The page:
Recommended usage & development recipes for Jobo 3010 drum & a Besler motor base

Discussion in 'B&W: Film, Paper, Chemistry' started by Jay Decker, Jul 12, 2009.

  1. Jay Decker

    Jay Decker Member

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    Shot eight sheets of 4x5 HP5+ yesterday and loaded them into a Jobo 3010 drum, which I have never used. Have a Besler motor based to turn the drum. I am looking for recommendations, suggest, and cautions about using this drum and motor base set up. And, I looking for good film and developer recommendations for this drum and motor base combination.

    Thanks,

    Jay
     
  2. Kirk Keyes

    Kirk Keyes Member

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    Try Xtol 1:1 with Kodak's recommendation for continuous agitation for time at your temp of choice.

    Add all solutions with the drum rotating on the motor base. You can get streaking or other uneven development marks if you pour chemicals in without the drum rolling. Rig up a funnel - one with a right angle to get the solutions into the rotating drum works well. for this.

    Do a pre-soak of a liter of water. Use a liter of developer solution.
     
  3. Jay Decker

    Jay Decker Member

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    Thanks Kirk. I learned about uneven development from pouring without rolling the drum firsthand today...

    Do you use your motor base in continuous or reversing mode? If continuous, do you change the direction of the drum periodically?

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  4. Kirk Keyes

    Kirk Keyes Member

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    I currently use a CPA-2, but I did start out with a Beseler base with the 2800 series Jobo drums.

    I changed the direction of the drums, and I also used the reversing function of the motor base to make sure everything was getting covered. With the larger 3000 series drum, make sure it makes at least one complete revolution before reversing.

    Too bad your photo was ruined. It's a nice shot! That's definitely what happens when the drum is not spinning as the chemicals go it.

    Also, don't add any wetting agents (like PhotoFlow) to your developer or presoak water.
     
  5. BradS

    BradS Subscriber

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    I have been using the 3006 drum on a Unicolor motor base for a year or two now. I disabled the change direction switch so that it rolls one way all the time.


    I have processed well over 100 sheets each of FP4+ and 320TXP with this equipment. A few observations from my experience....

    1) I have always poured the chemistry in while the drum was off the motor base. I just sit the drum on the counter top, tilt it slightly and pour in the chems.

    2) The drum always turns in the same direction. I do not bother to flip it over of reverse the motor direction.

    3) No pre- soak.

    Despite this, I have never had a problem with uneven development or streaking or anything like it.

    What I have learned:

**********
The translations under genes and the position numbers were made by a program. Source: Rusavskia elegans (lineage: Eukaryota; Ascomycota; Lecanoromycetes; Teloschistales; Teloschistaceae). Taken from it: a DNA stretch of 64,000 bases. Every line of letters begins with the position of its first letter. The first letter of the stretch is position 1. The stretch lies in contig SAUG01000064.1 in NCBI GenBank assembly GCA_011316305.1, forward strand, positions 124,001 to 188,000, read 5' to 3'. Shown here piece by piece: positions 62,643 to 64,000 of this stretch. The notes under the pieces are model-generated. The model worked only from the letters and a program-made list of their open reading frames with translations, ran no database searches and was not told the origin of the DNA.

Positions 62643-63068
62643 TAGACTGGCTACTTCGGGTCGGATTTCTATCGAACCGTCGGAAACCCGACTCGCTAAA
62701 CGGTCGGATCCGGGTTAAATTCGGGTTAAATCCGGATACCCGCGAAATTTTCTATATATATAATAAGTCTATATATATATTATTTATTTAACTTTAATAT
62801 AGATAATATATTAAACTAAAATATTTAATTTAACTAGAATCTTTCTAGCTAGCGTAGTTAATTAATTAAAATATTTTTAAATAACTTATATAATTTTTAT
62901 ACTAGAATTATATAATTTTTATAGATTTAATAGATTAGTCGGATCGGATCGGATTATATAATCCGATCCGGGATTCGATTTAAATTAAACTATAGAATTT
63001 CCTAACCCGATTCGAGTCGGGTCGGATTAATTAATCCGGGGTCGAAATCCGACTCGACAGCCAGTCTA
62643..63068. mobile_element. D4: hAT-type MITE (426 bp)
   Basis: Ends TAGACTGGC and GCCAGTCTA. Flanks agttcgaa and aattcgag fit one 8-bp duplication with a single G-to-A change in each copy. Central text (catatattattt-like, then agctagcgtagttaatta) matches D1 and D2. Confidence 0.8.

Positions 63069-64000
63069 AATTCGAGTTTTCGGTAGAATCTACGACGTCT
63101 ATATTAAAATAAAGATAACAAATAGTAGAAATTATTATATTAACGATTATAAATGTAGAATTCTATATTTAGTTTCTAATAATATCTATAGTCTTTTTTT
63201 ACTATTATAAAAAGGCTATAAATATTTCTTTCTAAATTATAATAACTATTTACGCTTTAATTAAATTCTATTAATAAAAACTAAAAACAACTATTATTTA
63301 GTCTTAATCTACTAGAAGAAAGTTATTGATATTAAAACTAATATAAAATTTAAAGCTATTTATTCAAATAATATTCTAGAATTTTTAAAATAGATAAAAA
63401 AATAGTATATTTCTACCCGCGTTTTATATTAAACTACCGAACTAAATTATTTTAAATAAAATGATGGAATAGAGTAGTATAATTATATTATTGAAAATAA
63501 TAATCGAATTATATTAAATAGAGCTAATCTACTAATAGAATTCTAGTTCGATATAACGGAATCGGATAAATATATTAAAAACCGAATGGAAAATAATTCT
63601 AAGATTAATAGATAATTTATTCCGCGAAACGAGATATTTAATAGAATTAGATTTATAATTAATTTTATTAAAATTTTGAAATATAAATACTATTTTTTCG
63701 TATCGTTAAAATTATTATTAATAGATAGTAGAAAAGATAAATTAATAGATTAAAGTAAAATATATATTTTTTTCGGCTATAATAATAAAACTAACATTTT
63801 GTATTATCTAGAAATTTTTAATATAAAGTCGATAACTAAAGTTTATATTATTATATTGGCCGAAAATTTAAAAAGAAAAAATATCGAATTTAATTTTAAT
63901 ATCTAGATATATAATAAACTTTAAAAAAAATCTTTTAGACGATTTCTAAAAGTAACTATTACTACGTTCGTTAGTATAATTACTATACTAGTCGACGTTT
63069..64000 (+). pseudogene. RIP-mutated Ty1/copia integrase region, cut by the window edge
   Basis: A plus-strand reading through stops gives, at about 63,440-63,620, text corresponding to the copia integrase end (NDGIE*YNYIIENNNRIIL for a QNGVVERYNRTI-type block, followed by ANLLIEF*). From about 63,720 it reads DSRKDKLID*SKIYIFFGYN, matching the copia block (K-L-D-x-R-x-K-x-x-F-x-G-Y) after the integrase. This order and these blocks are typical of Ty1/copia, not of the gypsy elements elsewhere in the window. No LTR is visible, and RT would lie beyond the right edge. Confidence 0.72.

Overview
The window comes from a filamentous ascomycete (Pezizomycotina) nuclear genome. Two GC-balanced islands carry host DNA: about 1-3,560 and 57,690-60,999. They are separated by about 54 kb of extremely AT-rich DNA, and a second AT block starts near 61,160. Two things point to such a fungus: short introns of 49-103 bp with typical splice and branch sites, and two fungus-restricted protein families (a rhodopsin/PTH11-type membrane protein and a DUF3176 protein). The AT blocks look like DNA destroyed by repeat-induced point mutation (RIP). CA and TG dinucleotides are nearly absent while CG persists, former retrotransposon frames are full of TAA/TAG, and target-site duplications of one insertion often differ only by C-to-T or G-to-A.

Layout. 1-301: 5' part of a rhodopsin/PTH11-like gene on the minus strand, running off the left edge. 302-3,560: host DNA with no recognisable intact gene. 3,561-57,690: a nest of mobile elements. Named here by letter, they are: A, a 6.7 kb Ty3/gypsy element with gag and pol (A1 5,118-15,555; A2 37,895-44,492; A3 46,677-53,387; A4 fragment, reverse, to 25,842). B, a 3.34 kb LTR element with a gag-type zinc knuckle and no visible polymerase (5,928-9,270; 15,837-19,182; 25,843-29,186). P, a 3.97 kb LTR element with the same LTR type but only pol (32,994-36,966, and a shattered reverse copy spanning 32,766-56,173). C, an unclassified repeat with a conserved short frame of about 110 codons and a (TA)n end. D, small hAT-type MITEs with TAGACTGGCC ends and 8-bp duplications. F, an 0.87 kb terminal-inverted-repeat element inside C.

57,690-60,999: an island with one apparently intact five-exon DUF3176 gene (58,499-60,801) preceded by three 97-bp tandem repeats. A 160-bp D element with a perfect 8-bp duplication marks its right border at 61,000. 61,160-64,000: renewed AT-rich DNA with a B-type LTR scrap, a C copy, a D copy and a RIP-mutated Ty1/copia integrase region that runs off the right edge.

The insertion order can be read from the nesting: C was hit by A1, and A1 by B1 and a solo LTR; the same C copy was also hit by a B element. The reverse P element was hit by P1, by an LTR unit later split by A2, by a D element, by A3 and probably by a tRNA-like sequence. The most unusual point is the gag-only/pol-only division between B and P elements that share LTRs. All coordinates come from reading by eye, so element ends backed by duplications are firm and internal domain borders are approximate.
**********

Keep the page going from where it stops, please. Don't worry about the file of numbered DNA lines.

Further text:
1) you have to tilt the drum to pour in chems. If you try to pour chems straight in, you'll have a mess...or, it will take for-ever (maybe this is where the uneven development claims come from?)

    2) I could never get consistent results with HC-110 in the continuously rotating drum. I know people do. I can't - probably just me. HC-110 is still my mainstay for small format in an inversion tank but, I greatly prefer D-76 1:1 or D-23 when using continuous agitation.

    3) The Kodak data sheet for the various sheet films give excellent, detailed information for rotary processing. I have found their numbers for 320TXP in D-76 1:1 to be perfect. I expect that their numbers and instructions for TMX and TMY to be similarly useful.
     
  6. Nicholas Lindan

    Nicholas Lindan Advertiser Advertiser

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    FWIW: I use a 2551 drum and the older 4x5 spiral reels (the ones without the clip-thingies) on a reversing Unicolor base. I pour the chems in with the tank vertical and put it on the base as soon as possible. I don't pre-soak. Developers are TMAX-RS, D-76 1:1 and Microdol-X 1:3. Films are TMX, TMY and Plus-X. I have never had any streaking, foaming or uneven development problems.

    The drum has a slight tendency to walk off the base with time - I place a gallon jug at the cap end of the drum to keep it on the base. I also place a 5x7 tray under the cap end - over the past 25 years (gag!) the Jobo lid/cap/drum has developed a drip.
     
  7. Greg Davis

    Greg Davis Subscriber

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    Yesterday I developed, for the first time, using a 3006 drum and reversing Unicolor base. I shot T-Max 400 rated at 400 and used Xtol at 1:1 using Kodak's recommended time for that film and drum processing. They came out perfect. D-76 had too thin of a shadow area, although the highlights were fine, but Xtol gave me full shadow detail and excellent highlights. I did not use a pre-soak to test Kodak's instructions which leave that step out. Even development and no streaking.